Player evaluation: Art, Science, Both?: A cool article on heady stuff dealing with baseball, but applicable across the board. via:hockeypundits
posted by garfield to culture at 12:12 PM - 10 comments
the print is small, but its not that small.
posted by garfield at 03:13 PM on February 12
It's a pretty cool article, but I think it's already been posted...
posted by cobra! at 03:57 PM on February 12
oh, man. thanks cobra. [scampers off with tail between legs]
posted by garfield at 03:59 PM on February 12
This is a GREAT article - worth a double-post. And it doesn't apply to just baseball (or sports or business), as clearly indicated by the forum. Things I learned (I'm cutting + pasting quotes liberally from the article): Systems analysis: - Ask the naïve question: “If we weren't already doing it this way, is this the way we would start?” (per Peter Drucker) Objective vs subjective decision-making: - Opinions are great ... for starting research projects. Then you go study and see if you can prove the opinion or not. But when placing multi—million dollar bets on future outcomes, opinions are wholly unsatisfactory. Opinions as conversation starters are fine. Opinions as conclusions are very bad. - Between stats, scouting reports and ESPN, there's too much information and it's difficult to decipher what was important and what didn't matter. Naturally, our brains go searching for cause and effect relationships, but there was too much noise. The problem was that baseball people would draw conclusions from baseball stats that just didn't matter. - I was on a quest to find relevant relationships. Usually it wasn't as simple as “if X then Y.” I was looking for probabilistic relationships. ... In baseball, if you win about 60% of your games, you're probably in the playoffs. - I built a Markov model, or actuarial table, for the last five or ten years that recorded what had actually happened in the course of every major league baseball game. ... I was able to figure out that a man on first with nobody out is worth “X” runs and a man on second with two outs is worth “Y” runs. From there I was able to jump to understanding what it means to have someone who can hit a lot of doubles. ... I went a step further and asked who the people were who could add these value—enhancing skills to our team. Finally I was able to figure out what the cost of each of those activities was and what the margins were. This was process versus outcome. I just didn't believe the outcomes that the traditional stats were giving us. - ...(R)ather than taking days to make a decision on a player we were able to make a decision on a player in about 10-15 minutes. Change management: - Get some wins, then leverage your credibility - You're not doing enough if you haven't annoyed anyone. Almost makes me want to get an MBA. And apply this approach to the pro soccer leagues, say, the EPL. Those organizational dinosaurs are ripe for re-engineering.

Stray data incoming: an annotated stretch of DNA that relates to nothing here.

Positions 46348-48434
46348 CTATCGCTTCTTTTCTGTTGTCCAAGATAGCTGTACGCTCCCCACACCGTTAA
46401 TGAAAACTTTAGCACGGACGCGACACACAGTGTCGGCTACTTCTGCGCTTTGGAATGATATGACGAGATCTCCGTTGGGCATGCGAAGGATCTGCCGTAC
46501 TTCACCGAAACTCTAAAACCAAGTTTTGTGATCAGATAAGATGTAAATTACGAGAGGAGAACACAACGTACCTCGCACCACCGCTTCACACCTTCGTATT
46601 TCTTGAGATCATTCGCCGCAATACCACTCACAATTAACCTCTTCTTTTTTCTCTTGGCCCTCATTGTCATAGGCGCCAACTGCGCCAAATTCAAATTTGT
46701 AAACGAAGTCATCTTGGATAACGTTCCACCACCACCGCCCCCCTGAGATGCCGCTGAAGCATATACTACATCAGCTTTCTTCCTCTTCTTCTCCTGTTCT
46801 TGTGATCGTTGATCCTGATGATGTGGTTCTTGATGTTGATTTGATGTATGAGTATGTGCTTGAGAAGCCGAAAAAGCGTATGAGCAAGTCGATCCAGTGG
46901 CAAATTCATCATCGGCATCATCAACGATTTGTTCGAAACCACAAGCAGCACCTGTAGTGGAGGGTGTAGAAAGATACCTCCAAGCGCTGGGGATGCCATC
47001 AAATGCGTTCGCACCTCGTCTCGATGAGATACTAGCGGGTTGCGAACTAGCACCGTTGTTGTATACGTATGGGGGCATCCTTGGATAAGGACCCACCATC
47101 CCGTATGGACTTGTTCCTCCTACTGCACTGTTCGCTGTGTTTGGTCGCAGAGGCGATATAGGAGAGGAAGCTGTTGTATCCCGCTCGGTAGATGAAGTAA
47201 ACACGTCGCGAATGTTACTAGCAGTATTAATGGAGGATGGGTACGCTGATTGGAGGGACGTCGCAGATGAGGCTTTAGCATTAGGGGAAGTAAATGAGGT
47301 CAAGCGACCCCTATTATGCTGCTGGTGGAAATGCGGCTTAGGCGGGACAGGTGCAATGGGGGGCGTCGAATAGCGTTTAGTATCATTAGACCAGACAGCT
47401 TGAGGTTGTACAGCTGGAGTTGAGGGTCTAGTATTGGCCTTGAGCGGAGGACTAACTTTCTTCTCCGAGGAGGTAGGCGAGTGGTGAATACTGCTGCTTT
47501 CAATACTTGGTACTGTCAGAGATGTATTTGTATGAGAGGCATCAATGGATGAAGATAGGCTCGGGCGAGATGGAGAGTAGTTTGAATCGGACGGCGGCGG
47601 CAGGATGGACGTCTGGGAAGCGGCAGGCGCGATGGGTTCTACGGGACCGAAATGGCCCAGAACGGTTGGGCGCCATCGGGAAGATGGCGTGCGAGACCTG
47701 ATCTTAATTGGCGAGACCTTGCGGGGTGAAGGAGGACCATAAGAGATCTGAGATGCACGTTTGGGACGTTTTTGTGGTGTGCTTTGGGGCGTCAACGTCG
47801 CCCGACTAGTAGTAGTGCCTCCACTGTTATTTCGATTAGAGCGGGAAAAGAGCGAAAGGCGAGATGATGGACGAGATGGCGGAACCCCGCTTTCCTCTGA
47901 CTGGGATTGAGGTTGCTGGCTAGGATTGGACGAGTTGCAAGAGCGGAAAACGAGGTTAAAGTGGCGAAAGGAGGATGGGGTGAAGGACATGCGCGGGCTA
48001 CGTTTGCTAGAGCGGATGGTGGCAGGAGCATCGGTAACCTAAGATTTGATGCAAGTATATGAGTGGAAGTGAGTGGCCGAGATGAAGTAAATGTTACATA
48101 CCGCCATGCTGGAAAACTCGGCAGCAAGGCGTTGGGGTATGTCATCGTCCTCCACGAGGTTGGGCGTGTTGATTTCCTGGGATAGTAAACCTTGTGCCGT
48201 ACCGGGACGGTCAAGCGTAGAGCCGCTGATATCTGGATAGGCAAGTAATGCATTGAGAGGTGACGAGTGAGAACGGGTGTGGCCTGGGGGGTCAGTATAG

posted by worldcup2002 at 04:56 PM on February 12
Many of us share a common psychological deficiency. We judge decisions based on the outcome instead of the time and the circumstances under which they were made. This happens all the time in baseball. They make trades and say things like, “we'll see in three or four years if it was a good decision.” That doesn't work for me because you can't go back and learn from the decisions because of all the variables that occurred in the intervening time. It makes replication of an outcome impossible.
posted by worldcup2002 at 04:58 PM on February 12
my apologies to lew.
posted by garfield at 06:07 PM on February 12
The entire series is fantastic. In addition to the DePodesta article, I also read a brilliant article by Juan Enriquez on genetics, maps, and access to information, and I'm now digesting an article on intuition by Eric Bonabeau:
Intuition has been shaped by biological evolution to help us deal with the environment of the hunter-gatherers. Is this the right tool for the world in which we live today? Intuition is a means not of assessing complexity but of ignoring it. Therefore, when you use your intuition, you are not always very good at evaluating options and solutions, when you have several options to evaluate. Intuition is never good at exploring alternatives. Intuition has been shaped by biological evolution in an environment where the immediate response to a big, black thing approaching is to run away. You don't have time to explore options in this environment. You would not be asking yourself to define what this thing is, or whether it might present some kind of opportunity for you.
posted by dusted at 12:01 AM on February 13
This deserves a triple-post!
posted by worldcup2002 at 01:03 AM on February 13
"But I don't admit that my failure proved my view to be a wrong one, or that my success would have made it a right one; though that's how we appraise such attempts nowadays--I mean, not by their essential soundness, but by their accidental outcomes. " Jude the Obscure
posted by JJ at 08:48 AM on February 13
Jude the Obscure You Englishmen and your Public School educations!
posted by billsaysthis at 11:19 AM on February 13
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